Primate Ecology

Howler monkey, Alouatta paliatta

Howler Monkey, Alouatta palliata


Sharon Kessler, Ph.D

Department of Anthropology

McGill University, Montreal.



James Askew, Ph.D. candidate

Jane Goodall Research Center,
Dornsife College of Letters, Arts, and Sciences,
University of Southern California,
3616 Trousdale Parkway, AHF B10,
Los Angeles, CA 90089


Course Description

This course is designed to provide students with a foundation in primate ecology, behavior, and field methodology. The field station is located in a tropical forest which is home to three species of nonhuman primates: howler monkeys, white-faced capucchin monkeys, and night monkeys. Through lectures, discussions, field exercises, and an independent research project on the species of their choice, students will be exposed to core concepts in primatology and gain experience in foundational field techniques. The course material is equivalent to a university upper-level field course.

Course Schedule

During the first few days students will receive an orientation, learn the trails through forest walks, and gain experience locating the monkeys. The next phase of the course integrates traditional lectures, readings, discussions and field exercises to give the students a background in primatological theory and experience implementing common field techniques. Students will then draw upon this knowledge as they design independent research projects and write proposals. Halfway through the course, the entire field station will take a 3-day trip to the Boquete highlands where students will be able to compare the cloud forest and seasonal dry forest habitats. While traveling through Panama, students will also gain a broader perspective of the complexities of primate conservation in Panama. Upon returning to the station, students will implement their independent research projects and collect data for approximately 1 week. During the last few days, students will analyze their data, write a research report, and present their findings in the station’s research symposium.

Course Material

Lectures, discussions and exercises will cover:

  • Primate taxonomy, evolution, and natural selection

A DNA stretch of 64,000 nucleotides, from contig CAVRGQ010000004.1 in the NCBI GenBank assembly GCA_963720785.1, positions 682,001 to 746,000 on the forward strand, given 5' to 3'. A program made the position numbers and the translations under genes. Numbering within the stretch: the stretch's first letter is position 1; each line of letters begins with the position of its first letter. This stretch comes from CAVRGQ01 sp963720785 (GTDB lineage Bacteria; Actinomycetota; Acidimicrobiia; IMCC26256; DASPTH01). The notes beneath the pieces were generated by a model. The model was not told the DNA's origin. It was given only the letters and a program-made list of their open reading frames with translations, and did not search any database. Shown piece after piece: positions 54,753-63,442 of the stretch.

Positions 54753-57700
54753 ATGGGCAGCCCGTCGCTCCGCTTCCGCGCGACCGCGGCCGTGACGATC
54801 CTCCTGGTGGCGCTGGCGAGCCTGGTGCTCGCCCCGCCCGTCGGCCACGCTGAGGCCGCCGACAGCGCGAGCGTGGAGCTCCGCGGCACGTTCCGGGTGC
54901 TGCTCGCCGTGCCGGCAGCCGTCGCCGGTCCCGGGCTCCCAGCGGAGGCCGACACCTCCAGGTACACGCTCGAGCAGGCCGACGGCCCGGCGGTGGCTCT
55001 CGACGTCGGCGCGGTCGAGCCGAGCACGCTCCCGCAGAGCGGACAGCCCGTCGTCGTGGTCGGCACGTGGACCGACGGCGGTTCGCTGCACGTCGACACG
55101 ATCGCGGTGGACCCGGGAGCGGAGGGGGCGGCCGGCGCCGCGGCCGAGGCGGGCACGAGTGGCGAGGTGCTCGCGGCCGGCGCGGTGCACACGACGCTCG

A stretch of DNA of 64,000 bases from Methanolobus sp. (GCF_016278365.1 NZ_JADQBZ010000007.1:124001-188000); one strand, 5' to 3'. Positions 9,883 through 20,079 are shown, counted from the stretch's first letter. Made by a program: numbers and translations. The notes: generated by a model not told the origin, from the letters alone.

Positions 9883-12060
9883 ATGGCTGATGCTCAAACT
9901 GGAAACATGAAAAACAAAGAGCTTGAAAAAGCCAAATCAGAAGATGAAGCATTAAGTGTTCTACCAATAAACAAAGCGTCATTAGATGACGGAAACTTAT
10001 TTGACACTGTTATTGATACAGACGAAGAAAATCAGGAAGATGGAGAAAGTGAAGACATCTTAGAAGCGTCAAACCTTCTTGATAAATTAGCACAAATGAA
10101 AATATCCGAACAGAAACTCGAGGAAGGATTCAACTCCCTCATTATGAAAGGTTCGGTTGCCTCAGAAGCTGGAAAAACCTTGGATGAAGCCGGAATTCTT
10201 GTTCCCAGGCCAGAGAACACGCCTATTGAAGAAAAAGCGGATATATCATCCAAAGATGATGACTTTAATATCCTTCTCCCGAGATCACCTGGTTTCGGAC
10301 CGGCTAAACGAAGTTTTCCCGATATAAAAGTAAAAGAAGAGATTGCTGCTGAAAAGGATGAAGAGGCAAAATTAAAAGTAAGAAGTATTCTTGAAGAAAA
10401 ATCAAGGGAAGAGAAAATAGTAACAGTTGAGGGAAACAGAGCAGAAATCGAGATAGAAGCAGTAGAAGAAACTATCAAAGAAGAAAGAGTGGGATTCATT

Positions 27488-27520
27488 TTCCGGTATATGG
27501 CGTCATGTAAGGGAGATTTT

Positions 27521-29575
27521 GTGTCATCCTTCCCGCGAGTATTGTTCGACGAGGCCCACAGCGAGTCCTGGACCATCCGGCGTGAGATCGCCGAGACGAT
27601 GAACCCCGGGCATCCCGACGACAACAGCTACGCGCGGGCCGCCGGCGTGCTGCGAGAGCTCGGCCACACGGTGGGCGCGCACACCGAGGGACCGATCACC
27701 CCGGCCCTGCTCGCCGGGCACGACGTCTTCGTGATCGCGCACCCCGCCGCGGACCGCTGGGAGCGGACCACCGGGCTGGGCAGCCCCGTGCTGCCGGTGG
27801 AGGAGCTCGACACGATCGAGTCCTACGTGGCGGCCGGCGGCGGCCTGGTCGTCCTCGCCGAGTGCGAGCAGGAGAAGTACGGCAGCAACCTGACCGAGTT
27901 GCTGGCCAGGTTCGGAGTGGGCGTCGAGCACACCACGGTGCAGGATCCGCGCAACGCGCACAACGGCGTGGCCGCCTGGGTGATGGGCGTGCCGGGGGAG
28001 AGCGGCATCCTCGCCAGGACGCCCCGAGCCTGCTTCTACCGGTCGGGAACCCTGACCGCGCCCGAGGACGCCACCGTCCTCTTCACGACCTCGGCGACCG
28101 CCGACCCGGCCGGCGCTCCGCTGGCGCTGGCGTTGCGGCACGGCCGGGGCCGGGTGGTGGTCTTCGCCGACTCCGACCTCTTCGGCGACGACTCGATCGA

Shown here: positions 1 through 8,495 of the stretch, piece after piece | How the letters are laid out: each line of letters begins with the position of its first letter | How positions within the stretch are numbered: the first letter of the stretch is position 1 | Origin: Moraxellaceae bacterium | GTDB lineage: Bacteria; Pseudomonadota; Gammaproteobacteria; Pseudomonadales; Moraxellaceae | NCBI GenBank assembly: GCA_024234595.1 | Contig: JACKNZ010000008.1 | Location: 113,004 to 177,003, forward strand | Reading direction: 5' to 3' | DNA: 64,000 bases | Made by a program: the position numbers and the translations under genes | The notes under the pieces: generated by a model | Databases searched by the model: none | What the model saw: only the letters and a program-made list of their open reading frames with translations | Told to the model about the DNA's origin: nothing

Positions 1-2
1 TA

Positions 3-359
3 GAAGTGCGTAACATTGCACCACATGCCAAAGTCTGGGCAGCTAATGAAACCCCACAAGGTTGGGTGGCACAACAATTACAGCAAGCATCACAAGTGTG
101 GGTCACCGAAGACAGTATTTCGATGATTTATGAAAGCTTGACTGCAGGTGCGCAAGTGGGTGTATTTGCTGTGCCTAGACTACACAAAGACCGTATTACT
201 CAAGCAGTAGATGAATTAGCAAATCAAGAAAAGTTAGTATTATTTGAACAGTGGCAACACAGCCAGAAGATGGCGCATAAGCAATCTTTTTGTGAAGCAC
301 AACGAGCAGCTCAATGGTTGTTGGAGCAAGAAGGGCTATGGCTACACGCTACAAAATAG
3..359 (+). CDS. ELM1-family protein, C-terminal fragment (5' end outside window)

• Primate feeding ecology
  • Primate social organization and behavior
  • The ethics of primate research and conservation
  • Study design and hypothesis testing

Night Monkey, Aotus trivirgatus

Required Textbooks:

Setchell, J.M. and Curtis, D. J. 2011. Field and Laboratory Methods in Primatology: A Practical Guide. Cambridge: Cambridge University Press.

Karen B. Strier (2011). Primate Behavioral Ecology, 4th edition. New York: Routledge.

Additional articles may be assigned and provided as pdfs.


Group Field Exercises:

  • Habitat profiling
  • GPS exercises
  • Census techniques
  • Behavioral observations and ethogram construction
  • Statistics for primatologists
  • Study design and proposal writing

Independent Research Projects

Students will work closely with the instructor to design and implement a study that tests a question that intrigues them. Students will write a proposal, collect and analyze their data, write a research report, and present their results using PowerPoint during the field station’s research symposium.


Students who wish to receive credit at their home universities usually need to make arrangements with their home universities before attending the course. Please contact ITEC for details.

  • Independent Research Project Report – 30%
  • Independent Research Project Proposal – 20%
  • Independent Research Project Presentation – 20%
  • Participation – 10%
  • Written Exam – 20%
white-faced capuchin1.web

White-Faced Capucchin, Cebus capucinus

Course Schedule

The course schedule will be determined on site as a function of student needs and preferences.  It might be also weather-dependant.  Contact Dr. Kessler for course details.